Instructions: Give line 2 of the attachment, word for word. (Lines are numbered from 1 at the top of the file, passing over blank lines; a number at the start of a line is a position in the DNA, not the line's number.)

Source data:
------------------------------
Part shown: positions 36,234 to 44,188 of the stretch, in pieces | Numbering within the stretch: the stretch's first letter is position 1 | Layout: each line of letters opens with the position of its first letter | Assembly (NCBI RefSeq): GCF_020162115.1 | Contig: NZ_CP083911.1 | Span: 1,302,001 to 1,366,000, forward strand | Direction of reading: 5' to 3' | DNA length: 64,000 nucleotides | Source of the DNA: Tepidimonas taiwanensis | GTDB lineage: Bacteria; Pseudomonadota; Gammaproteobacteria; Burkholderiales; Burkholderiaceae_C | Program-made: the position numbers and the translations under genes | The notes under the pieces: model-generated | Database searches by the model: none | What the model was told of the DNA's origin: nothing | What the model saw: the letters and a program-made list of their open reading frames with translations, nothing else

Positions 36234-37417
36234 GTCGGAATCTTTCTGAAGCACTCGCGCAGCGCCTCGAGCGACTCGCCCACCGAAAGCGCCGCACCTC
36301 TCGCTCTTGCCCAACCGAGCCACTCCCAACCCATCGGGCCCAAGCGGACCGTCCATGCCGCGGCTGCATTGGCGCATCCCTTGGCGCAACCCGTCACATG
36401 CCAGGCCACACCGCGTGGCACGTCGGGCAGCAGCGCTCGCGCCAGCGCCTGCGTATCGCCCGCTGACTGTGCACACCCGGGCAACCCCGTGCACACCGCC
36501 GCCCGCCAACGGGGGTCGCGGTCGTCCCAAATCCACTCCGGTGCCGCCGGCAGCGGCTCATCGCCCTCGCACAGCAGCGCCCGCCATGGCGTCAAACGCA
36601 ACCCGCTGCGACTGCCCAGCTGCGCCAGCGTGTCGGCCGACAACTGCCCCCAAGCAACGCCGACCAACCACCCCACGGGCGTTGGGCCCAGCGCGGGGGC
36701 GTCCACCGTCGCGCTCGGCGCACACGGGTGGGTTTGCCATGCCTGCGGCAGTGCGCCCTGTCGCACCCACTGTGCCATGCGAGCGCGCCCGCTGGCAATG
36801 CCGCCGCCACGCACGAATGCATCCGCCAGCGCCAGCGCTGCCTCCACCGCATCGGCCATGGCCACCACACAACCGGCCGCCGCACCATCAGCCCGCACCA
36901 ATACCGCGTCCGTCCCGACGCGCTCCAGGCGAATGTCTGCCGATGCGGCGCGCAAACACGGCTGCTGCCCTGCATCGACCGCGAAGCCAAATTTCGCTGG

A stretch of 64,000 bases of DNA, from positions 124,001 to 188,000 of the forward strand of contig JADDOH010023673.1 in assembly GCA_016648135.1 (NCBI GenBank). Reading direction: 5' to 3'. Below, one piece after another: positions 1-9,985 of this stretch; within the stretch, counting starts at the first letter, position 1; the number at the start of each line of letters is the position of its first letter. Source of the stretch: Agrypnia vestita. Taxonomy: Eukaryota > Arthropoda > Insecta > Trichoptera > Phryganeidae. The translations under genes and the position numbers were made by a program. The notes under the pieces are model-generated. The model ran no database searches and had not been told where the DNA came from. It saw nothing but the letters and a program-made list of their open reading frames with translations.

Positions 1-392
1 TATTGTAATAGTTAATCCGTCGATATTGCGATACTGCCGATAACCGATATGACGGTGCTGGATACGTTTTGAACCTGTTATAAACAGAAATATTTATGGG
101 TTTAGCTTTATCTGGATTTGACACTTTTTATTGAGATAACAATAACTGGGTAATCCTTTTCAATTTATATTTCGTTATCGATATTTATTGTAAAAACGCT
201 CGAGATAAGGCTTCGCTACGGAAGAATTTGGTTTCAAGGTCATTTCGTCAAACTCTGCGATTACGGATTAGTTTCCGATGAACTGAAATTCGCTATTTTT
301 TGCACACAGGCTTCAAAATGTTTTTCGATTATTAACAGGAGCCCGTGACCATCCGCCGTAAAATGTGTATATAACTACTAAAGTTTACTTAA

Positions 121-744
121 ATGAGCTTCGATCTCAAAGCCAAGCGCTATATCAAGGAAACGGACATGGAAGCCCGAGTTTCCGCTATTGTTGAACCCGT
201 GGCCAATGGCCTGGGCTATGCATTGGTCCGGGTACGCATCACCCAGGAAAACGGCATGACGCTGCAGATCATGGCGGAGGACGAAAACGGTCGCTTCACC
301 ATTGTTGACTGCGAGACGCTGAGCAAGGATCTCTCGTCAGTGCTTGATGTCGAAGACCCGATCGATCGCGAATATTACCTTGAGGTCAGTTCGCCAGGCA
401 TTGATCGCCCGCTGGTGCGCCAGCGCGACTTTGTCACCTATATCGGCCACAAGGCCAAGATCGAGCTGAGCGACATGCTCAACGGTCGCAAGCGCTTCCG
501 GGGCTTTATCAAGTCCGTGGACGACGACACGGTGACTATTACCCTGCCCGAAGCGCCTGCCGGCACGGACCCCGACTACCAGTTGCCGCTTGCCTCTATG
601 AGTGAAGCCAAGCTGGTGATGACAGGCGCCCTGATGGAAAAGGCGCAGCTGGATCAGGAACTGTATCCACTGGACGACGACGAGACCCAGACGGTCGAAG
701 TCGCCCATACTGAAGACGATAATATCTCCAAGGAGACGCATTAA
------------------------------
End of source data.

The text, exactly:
Positions 36234-37417